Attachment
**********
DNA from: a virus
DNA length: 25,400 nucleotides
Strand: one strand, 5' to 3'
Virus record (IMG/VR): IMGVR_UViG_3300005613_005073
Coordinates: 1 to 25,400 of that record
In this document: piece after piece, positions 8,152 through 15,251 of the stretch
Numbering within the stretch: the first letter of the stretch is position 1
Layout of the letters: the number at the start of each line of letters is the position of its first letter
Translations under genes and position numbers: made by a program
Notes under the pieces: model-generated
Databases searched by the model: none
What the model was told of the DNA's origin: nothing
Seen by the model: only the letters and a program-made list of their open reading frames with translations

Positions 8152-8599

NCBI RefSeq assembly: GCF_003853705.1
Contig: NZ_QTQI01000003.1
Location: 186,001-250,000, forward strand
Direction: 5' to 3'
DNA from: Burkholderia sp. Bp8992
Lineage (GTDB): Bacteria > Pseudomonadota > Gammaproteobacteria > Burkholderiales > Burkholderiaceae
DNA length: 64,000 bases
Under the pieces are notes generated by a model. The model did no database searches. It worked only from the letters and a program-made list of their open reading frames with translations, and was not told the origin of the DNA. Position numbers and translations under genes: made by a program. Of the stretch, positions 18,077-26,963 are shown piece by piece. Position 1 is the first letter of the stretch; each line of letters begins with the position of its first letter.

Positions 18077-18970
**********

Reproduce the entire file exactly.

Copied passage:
DNA from: a virus
DNA length: 25,400 nucleotides
Strand: one strand, 5' to 3'
Virus record (IMG/VR): IMGVR_UViG_3300005613_005073
Coordinates: 1 to 25,400 of that record
In this document: piece after piece, positions 8,152 through 15,251 of the stretch
Numbering within the stretch: the first letter of the stretch is position 1
Layout of the letters: the number at the start of each line of letters is the position of its first letter
Translations under genes and position numbers: made by a program
Notes under the pieces: model-generated
Databases searched by the model: none
What the model was told of the DNA's origin: nothing
Seen by the model: only the letters and a program-made list of their open reading frames with translations

Positions 8152-8599

NCBI RefSeq assembly: GCF_003853705.1
Contig: NZ_QTQI01000003.1
Location: 186,001-250,000, forward strand
Direction: 5' to 3'
DNA from: Burkholderia sp. Bp8992
Lineage (GTDB): Bacteria > Pseudomonadota > Gammaproteobacteria > Burkholderiales > Burkholderiaceae
DNA length: 64,000 bases
Under the pieces are notes generated by a model. The model did no database searches. It worked only from the letters and a program-made list of their open reading frames with translations, and was not told the origin of the DNA. Position numbers and translations under genes: made by a program. Of the stretch, positions 18,077-26,963 are shown piece by piece. Position 1 is the first letter of the stretch; each line of letters begins with the position of its first letter.

Positions 18077-18970